You can even offer some advantages in exchange for creating content for your blog or your Social Media profiles, such as a few free hours per month, discounts on rent or membership fees for recommendations, free food and drinks. It can be very encouraging to integrate your community into the Social Media strategy of your coworking.
Creating a continuous generation of content from your members will help you attract a new group of members to join your space.
An essential part of community management is Real-Time Marketing.
Real-time marketing (RTM) is when a brand can be reactive and respond quickly to external stimuli, such as specific news, situations or anniversaries.
In the case of Coworking, showing moments of daily life, birthdays, the remarkable achievements of your members and trying to interact with them also online.
3. Analysis and Measurement
Anything that we can measure can be improved.
Now we move on to the data part. 😎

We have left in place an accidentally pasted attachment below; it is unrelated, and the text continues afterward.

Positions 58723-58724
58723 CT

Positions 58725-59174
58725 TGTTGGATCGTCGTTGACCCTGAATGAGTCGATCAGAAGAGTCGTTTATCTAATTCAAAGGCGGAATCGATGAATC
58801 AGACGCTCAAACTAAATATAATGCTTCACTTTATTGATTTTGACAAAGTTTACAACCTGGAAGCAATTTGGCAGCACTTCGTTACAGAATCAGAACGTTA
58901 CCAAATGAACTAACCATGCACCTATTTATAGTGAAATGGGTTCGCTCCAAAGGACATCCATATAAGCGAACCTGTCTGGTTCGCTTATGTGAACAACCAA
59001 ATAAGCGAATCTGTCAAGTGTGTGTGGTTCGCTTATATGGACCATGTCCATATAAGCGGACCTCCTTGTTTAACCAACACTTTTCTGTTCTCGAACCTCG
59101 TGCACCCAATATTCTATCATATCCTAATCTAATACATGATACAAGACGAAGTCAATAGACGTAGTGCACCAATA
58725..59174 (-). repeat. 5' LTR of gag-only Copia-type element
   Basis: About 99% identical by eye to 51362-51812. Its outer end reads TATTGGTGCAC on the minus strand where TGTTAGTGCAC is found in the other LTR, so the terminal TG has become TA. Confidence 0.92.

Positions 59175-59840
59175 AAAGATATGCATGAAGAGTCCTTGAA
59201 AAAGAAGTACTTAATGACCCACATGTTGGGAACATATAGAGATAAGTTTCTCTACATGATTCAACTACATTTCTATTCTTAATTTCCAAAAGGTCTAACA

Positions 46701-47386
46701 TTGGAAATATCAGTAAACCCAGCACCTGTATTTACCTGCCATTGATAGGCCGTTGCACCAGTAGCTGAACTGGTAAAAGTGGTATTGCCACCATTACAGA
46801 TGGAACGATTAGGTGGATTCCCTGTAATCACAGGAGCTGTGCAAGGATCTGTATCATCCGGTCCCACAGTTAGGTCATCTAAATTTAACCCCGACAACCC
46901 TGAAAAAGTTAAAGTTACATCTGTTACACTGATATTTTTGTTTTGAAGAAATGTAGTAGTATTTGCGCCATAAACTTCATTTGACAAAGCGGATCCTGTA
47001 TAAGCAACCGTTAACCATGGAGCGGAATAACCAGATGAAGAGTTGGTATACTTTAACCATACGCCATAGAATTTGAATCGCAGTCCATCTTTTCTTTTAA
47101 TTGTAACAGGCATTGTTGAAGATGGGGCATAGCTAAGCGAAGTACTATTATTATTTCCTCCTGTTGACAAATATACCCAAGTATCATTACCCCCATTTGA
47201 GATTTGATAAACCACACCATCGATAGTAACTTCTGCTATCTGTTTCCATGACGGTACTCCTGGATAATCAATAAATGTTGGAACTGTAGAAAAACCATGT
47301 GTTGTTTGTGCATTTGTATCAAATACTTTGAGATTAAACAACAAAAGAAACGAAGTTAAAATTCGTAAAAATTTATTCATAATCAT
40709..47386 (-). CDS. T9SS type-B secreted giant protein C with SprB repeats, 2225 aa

Define the basic metrics to measure your goals.
The most common in the coworking sector is the CPL (Cost per Lead), the number of Leads, the Conversion Rate (CR) of both your ads and the Customer Journey phase before the lead becoming a new member.
We can define “Vanity Metrics”, metrics not directly related to business performance (Engagement Rate, Followers, etc.) but are essential to measuring to evaluate your profiles’ organic growth in Social Media.
📌You must know how to differentiate between metrics and KPIs.
📌All KPIs are metrics, but not all metrics are KPIs.
From my perspective, the two most important metrics, which many coworking managers miss, are ROAS (Return on Advertising Spend) and LTV (Customer Lifetime Value).
The Customer Lifetime Value (LTV) in a coworking is the average benefit you will obtain per member throughout your relationship.
When you open your coworking space for the first time, you won’t know your customers’ lifetime value. You will guess or at least calculate it with estimates.